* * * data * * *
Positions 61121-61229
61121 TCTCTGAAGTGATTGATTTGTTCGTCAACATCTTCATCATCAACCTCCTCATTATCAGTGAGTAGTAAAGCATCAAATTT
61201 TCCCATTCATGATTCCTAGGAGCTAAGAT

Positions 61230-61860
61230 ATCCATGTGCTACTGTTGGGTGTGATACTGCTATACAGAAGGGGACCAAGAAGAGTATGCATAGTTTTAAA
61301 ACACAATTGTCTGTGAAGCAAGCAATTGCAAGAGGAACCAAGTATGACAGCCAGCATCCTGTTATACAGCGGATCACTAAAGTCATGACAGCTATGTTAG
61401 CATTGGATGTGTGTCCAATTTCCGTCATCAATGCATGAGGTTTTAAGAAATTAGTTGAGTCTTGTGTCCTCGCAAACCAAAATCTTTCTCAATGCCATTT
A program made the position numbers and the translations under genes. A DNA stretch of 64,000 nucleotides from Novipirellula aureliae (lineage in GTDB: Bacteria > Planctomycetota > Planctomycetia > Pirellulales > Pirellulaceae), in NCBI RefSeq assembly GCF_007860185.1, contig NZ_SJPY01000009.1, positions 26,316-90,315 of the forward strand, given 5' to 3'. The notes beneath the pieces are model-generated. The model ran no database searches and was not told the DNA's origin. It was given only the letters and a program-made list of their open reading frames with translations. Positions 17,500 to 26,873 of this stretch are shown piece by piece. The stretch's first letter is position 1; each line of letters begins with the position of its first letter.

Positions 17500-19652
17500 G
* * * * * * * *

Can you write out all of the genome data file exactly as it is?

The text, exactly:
Positions 61121-61229
61121 TCTCTGAAGTGATTGATTTGTTCGTCAACATCTTCATCATCAACCTCCTCATTATCAGTGAGTAGTAAAGCATCAAATTT
61201 TCCCATTCATGATTCCTAGGAGCTAAGAT

Positions 61230-61860
61230 ATCCATGTGCTACTGTTGGGTGTGATACTGCTATACAGAAGGGGACCAAGAAGAGTATGCATAGTTTTAAA
61301 ACACAATTGTCTGTGAAGCAAGCAATTGCAAGAGGAACCAAGTATGACAGCCAGCATCCTGTTATACAGCGGATCACTAAAGTCATGACAGCTATGTTAG
61401 CATTGGATGTGTGTCCAATTTCCGTCATCAATGCATGAGGTTTTAAGAAATTAGTTGAGTCTTGTGTCCTCGCAAACCAAAATCTTTCTCAATGCCATTT
A program made the position numbers and the translations under genes. A DNA stretch of 64,000 nucleotides from Novipirellula aureliae (lineage in GTDB: Bacteria > Planctomycetota > Planctomycetia > Pirellulales > Pirellulaceae), in NCBI RefSeq assembly GCF_007860185.1, contig NZ_SJPY01000009.1, positions 26,316-90,315 of the forward strand, given 5' to 3'. The notes beneath the pieces are model-generated. The model ran no database searches and was not told the DNA's origin. It was given only the letters and a program-made list of their open reading frames with translations. Positions 17,500 to 26,873 of this stretch are shown piece by piece. The stretch's first letter is position 1; each line of letters begins with the position of its first letter.

Positions 17500-19652
17500 G